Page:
Jacques Chauvet, vice president of Worldwide Falcon Customer Service: "The exchanges between Dassault and the MRO world are a very important element"
As it does every spring, Dassault Aviation is organising its series of Falcon Maintenance & Operations seminars. This year, the eight-date tour opened in Paris on 4th and 5th April, with over 700 participants. The conductor for this major gathering, Jacques Chauvet, vice president of Worldwide Falcon Customer Service, agreed to answer our questions.
You talked about data processing and analysis a great deal during this seminar. What can this give you?
We want to anticipate breakdowns by collecting all the information which comes from the design office, production and flight tests, as well as from completion centres and operators. This means that we are developing a "health record" for aircraft. With all of this data, if we detect a problem we can establish correlations between the different aircraft and for the whole production cycle.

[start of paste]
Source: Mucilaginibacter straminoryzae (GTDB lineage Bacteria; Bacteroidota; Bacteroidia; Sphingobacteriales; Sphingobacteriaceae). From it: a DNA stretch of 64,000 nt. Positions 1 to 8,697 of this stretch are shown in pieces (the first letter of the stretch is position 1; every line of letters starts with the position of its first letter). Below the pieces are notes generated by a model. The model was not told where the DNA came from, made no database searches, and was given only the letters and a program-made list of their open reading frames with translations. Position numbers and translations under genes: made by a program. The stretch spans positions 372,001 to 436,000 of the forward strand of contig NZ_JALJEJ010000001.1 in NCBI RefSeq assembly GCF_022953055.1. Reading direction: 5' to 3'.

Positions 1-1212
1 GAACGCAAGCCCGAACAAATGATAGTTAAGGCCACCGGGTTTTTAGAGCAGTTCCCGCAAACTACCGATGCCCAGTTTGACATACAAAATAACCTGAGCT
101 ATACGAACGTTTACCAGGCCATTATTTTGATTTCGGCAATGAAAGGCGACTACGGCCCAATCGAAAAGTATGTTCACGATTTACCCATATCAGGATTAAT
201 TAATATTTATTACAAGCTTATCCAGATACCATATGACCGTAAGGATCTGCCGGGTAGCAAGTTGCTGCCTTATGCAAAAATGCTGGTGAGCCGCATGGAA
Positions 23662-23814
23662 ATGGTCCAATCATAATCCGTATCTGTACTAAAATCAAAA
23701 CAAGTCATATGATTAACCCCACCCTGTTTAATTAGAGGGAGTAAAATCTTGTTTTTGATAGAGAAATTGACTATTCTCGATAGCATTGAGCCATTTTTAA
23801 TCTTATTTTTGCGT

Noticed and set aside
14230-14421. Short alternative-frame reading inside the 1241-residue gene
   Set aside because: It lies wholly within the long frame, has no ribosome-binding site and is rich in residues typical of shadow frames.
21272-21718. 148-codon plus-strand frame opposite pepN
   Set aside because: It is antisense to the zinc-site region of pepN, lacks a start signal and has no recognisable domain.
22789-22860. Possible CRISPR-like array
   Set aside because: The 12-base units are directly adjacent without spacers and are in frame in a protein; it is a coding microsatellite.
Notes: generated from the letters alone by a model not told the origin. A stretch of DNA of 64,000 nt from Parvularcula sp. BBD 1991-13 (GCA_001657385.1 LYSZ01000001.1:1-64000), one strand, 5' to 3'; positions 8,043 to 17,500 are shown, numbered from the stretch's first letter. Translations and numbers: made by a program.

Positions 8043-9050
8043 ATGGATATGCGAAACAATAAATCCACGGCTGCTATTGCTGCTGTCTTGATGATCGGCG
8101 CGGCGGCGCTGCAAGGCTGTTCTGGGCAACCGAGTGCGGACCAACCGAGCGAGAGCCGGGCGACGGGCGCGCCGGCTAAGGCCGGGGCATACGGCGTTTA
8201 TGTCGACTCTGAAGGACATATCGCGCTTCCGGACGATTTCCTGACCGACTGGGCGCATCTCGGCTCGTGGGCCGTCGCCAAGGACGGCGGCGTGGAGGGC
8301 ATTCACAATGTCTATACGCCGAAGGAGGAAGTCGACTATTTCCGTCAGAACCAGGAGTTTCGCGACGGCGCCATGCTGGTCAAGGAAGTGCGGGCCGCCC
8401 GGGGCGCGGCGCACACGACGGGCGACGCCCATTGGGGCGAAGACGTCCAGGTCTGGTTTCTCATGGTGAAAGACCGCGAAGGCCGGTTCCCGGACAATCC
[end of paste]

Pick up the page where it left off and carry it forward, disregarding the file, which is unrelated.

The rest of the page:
It is an extremely important asset which will enable us to enhance a feedback base. It will also help us to define troubleshooting tools.
Could it also be applied to equipment and avionics?
We are in contact with partners on this subject. The more we advance the more information we will collect from equipment providers, about spare part stocks and so on, which we will be able to combine.
The problem is that this data comes from a lot of different systems. The advantage of these new tools is that we can centralise them to be able handle them together. The idea is to combine them to detect indicators and weak signals which could enable us to anticipate future equipment breakdowns.